sexta-feira, 11 de janeiro de 2019

Global warming. The Paris Agreement. Should we get out of it?



On 04/08/2018 I published in my blog - franciscopinheirorodrigues.com.br – the article “Why is the Antarctica cooling down?”

My question – nosy headstrong - was related to the news that in the Antarctic there was a drop in temperature - the opposite of what is expected - because there was, and still is, an almost unanimous academic consensus that global warming is growing dangerously as a consequence of human activity. It was mandatory, I thought, without imagining the immense complexity of climatology, a global limitation of industrial activity, livestock, and deforestation and of everything else which would imply on an increase in carbon dioxide (CO2) in the atmosphere, even if such a restriction curbs the economic growth of countries ours included, rated among the ten most polluting countries.

Considering the rise in sea level - allegedly confirmed by the media - to be one of the serious consequences of the greenhouse effect flooding coastal areas, I concluded that the anomalous cooling, which occurred in part of the Antarctica, could be explained by the shift of the Earth's axis enabling the Sun's rays to warm certain areas while cooling others in the same continent, depending on the weight of the oceans and the Earth's rotational movement. This variation - I "deduced" - would be more noticeable near the Polar Regions in both hemispheres. Some areas, reiterating, warmer before, would become colder and vice versa, which would keep the average planetary temperature unchanged. If for example, winter is harsher in New York, probably in Siberia, on the opposite side of the planet, winter would be less severe; a phenomenon little publicized since it occurred in a sparsely inhabited region, thus not justifying headlines.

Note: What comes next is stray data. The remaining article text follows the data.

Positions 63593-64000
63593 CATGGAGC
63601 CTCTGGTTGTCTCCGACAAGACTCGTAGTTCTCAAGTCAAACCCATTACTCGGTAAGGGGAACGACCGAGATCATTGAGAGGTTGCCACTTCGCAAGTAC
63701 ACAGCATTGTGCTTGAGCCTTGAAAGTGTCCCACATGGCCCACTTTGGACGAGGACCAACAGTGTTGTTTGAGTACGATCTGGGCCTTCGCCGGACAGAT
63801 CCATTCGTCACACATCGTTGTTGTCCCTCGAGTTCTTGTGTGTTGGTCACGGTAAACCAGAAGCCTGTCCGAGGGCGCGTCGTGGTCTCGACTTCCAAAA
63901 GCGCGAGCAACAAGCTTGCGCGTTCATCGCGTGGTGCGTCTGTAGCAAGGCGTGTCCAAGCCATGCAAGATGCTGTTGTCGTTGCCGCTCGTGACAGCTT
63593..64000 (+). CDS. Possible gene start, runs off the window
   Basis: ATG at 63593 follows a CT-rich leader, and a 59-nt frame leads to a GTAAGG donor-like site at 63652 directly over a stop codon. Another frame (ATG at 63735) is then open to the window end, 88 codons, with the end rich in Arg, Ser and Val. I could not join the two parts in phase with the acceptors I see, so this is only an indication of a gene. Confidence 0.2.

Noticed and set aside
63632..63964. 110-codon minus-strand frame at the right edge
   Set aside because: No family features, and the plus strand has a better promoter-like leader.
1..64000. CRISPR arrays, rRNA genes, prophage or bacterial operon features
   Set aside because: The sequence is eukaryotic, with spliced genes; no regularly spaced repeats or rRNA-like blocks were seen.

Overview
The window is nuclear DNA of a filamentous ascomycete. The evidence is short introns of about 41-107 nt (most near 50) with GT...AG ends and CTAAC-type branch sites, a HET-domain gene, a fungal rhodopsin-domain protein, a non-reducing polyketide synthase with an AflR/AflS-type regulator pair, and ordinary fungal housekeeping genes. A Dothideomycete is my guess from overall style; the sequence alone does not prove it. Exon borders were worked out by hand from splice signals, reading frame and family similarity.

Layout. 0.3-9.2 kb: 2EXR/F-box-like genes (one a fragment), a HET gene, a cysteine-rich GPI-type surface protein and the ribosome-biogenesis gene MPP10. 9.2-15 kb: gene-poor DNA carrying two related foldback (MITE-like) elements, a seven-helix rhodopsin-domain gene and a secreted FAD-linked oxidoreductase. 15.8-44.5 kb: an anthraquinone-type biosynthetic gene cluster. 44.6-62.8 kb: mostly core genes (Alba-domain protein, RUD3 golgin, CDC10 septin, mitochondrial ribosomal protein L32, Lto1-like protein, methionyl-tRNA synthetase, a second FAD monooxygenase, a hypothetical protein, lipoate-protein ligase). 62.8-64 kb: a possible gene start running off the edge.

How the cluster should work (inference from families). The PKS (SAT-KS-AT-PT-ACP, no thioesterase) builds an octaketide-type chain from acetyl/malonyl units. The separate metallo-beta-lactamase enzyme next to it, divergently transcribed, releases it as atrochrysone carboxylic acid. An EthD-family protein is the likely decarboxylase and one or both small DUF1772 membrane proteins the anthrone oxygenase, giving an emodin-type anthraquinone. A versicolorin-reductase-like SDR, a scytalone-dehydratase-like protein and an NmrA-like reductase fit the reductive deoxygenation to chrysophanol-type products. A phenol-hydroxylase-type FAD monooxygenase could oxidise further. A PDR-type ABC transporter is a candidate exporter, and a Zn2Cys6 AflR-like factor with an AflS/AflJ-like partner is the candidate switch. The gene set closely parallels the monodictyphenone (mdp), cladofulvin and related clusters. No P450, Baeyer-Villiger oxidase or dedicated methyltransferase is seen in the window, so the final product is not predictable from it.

I wondered: what could explain this probable mutation of the Earth's axis tilt? Evaluating with a naked eye, the impressive mass of water of the Oceans on the globe the conclusion seemed obvious to me: with melting ice at the poles and peaks on the high mountains, millions of tons of melted ice, notably in the Antarctica, ended up in the seas and oceans, increasing its level, justifying the necessity of limitation in the human activity, given as responsible for the greenhouse effect.

I did not understand, however, why the media did not mention this explanation - of the axis shift - over the partial cooling at the south pole, an explanation that seemed to me "so obvious": if the Antarctica glaciers "visibly" melted - as suggested by the photos -, the resulting water would end up adding to the water of the oceans, increasing the flood of cities near the sea. Therefore, Brazil should remain firm in its decision to impose restrictions on its industrialists, ranchers and farmers, at the Paris Conference in 2015.